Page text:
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Drink the Bitter Root

A Search for Justice and Healing in Africa

List Price: $26.00

December 20, 2011 | Hardcover | 6 x 9, 304 pages | ISBN 9781582437880
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Drink the Bitter Root is an international story about the ethical and environmental footprint world nations are leaving in Africa in their determined efforts to destabilize and loot the continent. In the spirit of Robert Kaplan and Samantha Power, Gary Geddes sets out in search of justice, healing and reconciliation. He begins his journey at the International Criminal Court in The Hague, then travels to Rwanda, Uganda, the Democratic Republic of Congo, Ethiopia and Somaliland, crossing Lake Victoria and the Great Rift Valley, where human life began.

Geddes’s quest takes the form of an intimate personal travelogue. Although he confronts the dark realities of abduction, rape, mutilation and murder, drawing on painful encounters, interviews and adventures that occur along the way, Geddes also brings back amazing stories of survival and unexpected moments of grace. His poet’s eye and self–deprecating humor draw us ever more deeply into the lives of some amazing Africans, while never forgetting the complicity we all feel in the face of tragic events unfolding there.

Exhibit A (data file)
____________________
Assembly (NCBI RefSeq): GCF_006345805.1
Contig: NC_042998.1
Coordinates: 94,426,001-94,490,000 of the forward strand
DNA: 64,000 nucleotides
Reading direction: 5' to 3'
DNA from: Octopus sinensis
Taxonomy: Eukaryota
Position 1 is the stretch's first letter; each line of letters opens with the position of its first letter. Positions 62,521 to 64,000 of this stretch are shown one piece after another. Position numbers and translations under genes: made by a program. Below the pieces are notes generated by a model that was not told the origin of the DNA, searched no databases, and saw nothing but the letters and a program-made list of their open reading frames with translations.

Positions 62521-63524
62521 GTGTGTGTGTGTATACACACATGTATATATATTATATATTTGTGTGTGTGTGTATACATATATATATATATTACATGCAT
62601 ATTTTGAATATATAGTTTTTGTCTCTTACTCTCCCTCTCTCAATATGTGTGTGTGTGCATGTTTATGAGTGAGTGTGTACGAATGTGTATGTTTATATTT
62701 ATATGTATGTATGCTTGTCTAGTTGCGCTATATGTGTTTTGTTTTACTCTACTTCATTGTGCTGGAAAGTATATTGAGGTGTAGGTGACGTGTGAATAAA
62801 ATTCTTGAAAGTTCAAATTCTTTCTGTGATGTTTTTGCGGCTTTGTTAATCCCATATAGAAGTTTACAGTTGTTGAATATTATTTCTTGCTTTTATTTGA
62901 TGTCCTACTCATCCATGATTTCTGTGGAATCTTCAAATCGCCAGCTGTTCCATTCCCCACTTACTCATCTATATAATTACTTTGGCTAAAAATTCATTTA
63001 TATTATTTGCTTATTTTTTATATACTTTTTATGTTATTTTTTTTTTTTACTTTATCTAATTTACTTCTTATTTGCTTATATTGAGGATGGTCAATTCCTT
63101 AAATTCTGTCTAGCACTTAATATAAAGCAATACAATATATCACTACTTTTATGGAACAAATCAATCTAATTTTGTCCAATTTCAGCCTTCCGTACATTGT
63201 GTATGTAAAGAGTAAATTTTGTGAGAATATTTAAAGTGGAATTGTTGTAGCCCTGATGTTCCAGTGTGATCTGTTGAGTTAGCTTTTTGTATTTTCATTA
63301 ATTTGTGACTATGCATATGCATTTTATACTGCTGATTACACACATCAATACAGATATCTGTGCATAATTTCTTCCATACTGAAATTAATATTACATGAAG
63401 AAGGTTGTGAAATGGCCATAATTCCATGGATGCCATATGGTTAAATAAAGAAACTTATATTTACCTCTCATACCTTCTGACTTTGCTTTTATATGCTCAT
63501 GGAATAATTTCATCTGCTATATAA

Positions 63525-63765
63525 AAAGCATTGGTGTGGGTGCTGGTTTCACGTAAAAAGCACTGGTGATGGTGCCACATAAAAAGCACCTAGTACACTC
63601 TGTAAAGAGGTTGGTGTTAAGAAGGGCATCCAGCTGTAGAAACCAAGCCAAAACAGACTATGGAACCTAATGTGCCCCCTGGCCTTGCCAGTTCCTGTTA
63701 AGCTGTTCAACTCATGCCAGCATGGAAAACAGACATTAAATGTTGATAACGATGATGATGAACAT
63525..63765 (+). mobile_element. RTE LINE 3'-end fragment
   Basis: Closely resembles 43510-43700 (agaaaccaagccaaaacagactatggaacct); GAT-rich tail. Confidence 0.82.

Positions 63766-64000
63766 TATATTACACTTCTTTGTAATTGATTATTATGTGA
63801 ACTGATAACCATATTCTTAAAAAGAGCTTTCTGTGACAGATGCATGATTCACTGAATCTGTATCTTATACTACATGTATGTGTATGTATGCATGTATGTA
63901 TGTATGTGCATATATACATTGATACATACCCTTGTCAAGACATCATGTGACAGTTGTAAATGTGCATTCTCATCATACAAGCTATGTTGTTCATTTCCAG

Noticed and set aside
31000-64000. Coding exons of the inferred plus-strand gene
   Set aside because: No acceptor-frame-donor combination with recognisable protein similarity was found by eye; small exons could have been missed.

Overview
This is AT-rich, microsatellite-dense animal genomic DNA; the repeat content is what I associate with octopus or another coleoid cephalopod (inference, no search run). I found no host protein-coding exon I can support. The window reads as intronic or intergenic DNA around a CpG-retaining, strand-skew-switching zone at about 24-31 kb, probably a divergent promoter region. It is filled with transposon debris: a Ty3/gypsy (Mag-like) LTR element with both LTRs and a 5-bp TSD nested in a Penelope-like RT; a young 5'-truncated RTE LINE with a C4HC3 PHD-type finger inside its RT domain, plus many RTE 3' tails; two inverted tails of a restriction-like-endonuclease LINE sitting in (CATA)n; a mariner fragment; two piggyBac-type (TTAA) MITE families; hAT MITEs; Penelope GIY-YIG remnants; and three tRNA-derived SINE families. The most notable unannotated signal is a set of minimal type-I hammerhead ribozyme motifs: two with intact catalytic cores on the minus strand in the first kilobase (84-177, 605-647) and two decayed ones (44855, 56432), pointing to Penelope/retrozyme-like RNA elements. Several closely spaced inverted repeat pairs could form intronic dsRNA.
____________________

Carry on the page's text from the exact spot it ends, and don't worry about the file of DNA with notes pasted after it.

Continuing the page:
In the words of author and Africanist Ian Smillie, Drink the Bitter Root is not only poignant, literate and funny, but also “a deeply textured journey without maps into the unexplored rifts of sub–Saharan Africa, the human experience, and the psyche. It’s also the masterful handling of a full palette.”

About Gary Geddes

Gary Geddes is an internationally-acclaimed travel writer who has been compared to Bruce Chatwin, Michael Ondaatje and William Least Heat-Moon. He has written and edited over thirty-five books, which have sold close to half a million copies in seven languages, and won a dozen literary awards. His memoir Sailing Home (2011) and his travelogue Kingdom of Ten Thousand Things were both Canadian bestsellers.

Praise for Drink the Bitter Root

"[Geddes chronicles] incredible stories of survival of genocide. But he also turns a critical eye toward the lingering shadow of colonialism and the Cold War as well as the Western government and commercial interests that continue to motivate the kind of unrest that has led to ethnic violence . . . Geddes is unsparing in his look at human weakness, including his own, in a search for redemption in the face of violence." —Booklist

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